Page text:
How many times have you thought to yourself, “I can’t lose weight because my metabolism is slow.” How do you know if your metabolism is actually slow? Can it be fixed? And is the problem really your metabolism?
Metabolism is a complex process that’s affected by more than just what you eat and how much you exercise. There are a number of factors that might be sabotaging your metabolism, and you might not even know it.
Getting too little sleep
Numerous studies have shown that sleep is a key factor in gaining and losing weight. When you do not get enough sleep, hormones that control hunger and fullness go haywire. Too much of the hunger hormone and too little of the fullness hormone get produced, which leaves you feeling hungry all day and you lose the ability to know when you are full.
What you drink
Drinking too little water leads to dehydration, which can cause you to burn up to 2% fewer calories. All your body’s cellular functions require water, so sip it often. At the other extreme, too much alcohol can impact your metabolism because excessive alcohol causes your liver to focus on breaking down alcohol molecules instead of burning fat. Plus, the calories from alcohol can add up quickly and impact weight.
Not eating enough
If you are “dieting” to lose weight, eating too few calories can actually backfire and keep you from achieving your goal. Yes, creating a calorie deficit will help you lose weight, but there is a point in each individual that cutting calories too low will put the body into starvation mode and slow down metabolism. Make sure you get enough calories and a balance of macronutrients (protein, carbohydrates and fats) to keep your metabolism from crashing.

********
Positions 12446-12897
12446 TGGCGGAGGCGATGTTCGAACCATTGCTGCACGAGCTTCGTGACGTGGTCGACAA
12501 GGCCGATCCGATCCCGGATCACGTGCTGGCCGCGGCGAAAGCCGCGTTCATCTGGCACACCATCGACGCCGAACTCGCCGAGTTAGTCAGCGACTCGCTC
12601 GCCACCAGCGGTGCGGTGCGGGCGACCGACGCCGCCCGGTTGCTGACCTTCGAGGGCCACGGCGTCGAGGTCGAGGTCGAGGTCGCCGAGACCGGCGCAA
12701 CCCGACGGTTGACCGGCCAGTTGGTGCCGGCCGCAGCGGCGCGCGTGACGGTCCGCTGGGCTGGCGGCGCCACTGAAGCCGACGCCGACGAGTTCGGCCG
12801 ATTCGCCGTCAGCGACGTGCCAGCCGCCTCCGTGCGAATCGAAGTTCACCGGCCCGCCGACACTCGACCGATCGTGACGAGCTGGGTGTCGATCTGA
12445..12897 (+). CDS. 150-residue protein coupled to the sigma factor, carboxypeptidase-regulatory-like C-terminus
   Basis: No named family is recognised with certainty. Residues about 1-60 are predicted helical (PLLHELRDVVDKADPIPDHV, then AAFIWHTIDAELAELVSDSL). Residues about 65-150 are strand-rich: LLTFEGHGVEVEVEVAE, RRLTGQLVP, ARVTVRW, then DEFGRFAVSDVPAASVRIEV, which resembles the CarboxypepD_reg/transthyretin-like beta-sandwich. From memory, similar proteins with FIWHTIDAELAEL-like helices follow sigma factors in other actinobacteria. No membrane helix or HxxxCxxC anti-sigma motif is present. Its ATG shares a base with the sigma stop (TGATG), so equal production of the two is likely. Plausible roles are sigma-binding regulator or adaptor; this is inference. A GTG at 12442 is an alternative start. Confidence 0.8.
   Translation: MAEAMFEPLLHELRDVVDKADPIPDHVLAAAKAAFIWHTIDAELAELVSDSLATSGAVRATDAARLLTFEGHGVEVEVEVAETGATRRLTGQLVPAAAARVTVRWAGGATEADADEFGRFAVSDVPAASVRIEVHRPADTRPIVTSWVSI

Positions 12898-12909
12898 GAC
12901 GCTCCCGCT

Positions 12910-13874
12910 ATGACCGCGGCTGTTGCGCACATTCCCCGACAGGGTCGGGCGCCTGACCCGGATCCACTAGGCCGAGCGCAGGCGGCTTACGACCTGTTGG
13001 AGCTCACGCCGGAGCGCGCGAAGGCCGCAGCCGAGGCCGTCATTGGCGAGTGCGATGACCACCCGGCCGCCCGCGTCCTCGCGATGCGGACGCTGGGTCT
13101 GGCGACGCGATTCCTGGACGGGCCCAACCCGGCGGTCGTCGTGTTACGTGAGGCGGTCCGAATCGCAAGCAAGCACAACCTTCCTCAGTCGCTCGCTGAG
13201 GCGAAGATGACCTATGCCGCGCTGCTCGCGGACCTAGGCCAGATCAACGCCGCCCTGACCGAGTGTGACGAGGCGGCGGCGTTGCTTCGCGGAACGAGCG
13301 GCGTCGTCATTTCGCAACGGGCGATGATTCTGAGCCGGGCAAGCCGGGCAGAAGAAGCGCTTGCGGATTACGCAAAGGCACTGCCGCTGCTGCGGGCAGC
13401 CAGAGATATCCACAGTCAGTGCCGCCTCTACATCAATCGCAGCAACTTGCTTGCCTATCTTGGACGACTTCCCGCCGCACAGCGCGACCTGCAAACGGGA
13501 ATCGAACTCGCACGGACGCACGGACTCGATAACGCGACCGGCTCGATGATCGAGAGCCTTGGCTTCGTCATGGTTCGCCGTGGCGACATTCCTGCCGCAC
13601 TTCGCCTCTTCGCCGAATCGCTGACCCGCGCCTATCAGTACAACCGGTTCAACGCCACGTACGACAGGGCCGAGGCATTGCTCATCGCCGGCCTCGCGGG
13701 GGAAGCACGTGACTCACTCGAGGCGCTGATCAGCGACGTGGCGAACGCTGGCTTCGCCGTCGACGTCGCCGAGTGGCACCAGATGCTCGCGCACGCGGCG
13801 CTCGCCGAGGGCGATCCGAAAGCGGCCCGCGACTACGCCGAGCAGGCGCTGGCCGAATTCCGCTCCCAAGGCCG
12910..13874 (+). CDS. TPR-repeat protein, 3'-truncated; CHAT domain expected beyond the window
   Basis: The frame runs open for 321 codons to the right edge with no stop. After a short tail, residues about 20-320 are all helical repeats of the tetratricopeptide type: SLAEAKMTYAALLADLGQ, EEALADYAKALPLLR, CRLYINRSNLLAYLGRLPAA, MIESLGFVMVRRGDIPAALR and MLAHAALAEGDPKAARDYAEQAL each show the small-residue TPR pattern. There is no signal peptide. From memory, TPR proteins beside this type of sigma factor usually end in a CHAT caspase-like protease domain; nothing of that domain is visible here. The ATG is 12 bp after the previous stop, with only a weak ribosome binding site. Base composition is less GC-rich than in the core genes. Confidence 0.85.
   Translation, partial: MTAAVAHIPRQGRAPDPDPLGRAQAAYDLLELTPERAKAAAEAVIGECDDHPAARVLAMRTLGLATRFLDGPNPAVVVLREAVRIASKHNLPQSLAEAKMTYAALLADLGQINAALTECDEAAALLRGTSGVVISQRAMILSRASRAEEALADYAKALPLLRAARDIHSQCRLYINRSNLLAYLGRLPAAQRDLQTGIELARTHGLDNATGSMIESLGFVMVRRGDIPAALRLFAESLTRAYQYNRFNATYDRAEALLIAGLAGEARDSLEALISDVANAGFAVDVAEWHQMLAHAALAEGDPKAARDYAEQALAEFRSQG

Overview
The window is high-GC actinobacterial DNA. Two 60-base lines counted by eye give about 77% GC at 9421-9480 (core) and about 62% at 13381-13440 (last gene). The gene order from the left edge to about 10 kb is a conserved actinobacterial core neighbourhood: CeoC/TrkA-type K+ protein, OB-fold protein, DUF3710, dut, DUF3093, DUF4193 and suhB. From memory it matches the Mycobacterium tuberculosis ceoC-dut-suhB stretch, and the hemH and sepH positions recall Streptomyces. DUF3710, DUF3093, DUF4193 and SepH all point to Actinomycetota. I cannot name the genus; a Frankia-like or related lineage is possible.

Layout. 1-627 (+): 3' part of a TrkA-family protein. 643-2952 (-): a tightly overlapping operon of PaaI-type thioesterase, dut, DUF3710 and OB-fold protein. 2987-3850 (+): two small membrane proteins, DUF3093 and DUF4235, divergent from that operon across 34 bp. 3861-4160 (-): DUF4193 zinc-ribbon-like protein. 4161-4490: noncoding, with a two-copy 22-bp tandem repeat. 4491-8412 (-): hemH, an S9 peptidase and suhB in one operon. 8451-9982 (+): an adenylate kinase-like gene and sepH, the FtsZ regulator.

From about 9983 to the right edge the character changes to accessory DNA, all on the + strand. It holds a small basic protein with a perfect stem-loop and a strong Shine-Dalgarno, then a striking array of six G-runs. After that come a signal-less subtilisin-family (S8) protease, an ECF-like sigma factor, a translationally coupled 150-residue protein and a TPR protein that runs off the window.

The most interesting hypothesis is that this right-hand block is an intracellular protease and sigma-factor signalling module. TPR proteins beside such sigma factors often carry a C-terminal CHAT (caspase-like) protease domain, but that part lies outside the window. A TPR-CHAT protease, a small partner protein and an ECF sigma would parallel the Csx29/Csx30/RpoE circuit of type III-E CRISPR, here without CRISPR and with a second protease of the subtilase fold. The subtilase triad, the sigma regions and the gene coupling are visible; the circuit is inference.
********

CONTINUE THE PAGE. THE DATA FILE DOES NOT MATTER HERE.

Skipping out on strength training
Most people make the mistake of only doing cardio because it burns a good amount of calories while it’s being done. But after the exercise is over, calorie burn returns to resting levels. Strength training is a key component of metabolism because it is directly linked to muscle mass. The more active muscle tissue you have, the higher your metabolic rate.
Sitting too much
If you exercise an hour a day, but spend the other 23 hours sitting or lying down, your metabolism will slow down. Sitting for longer than 20 minutes can put your body into a more relaxed, non-energy-burning state. If your job keeps you chained to a desk or behind the wheel, get up once an hour to move around for a few minutes. Periodically moving is shown to help decrease triglycerides, blood sugar, waistlines and cholesterol as well as cause a small spike in metabolism.
Stress is probably the number-one factor impacting metabolism. It increases the production of cortisol, a hormone that increases appetite and makes us reach for comfort foods. It can decrease our desire for exercise, even though exercise is a powerful stress-buster. Stress slows digestion, causing a lower need to metabolize calories. Plus, stress can impact both the quality of sleep and number hours we sleep, which, as described earlier, can decrease metabolism and promote weight gain.
Nutrition Consultant & Wellness Ambassador
Your Health Matters, LLC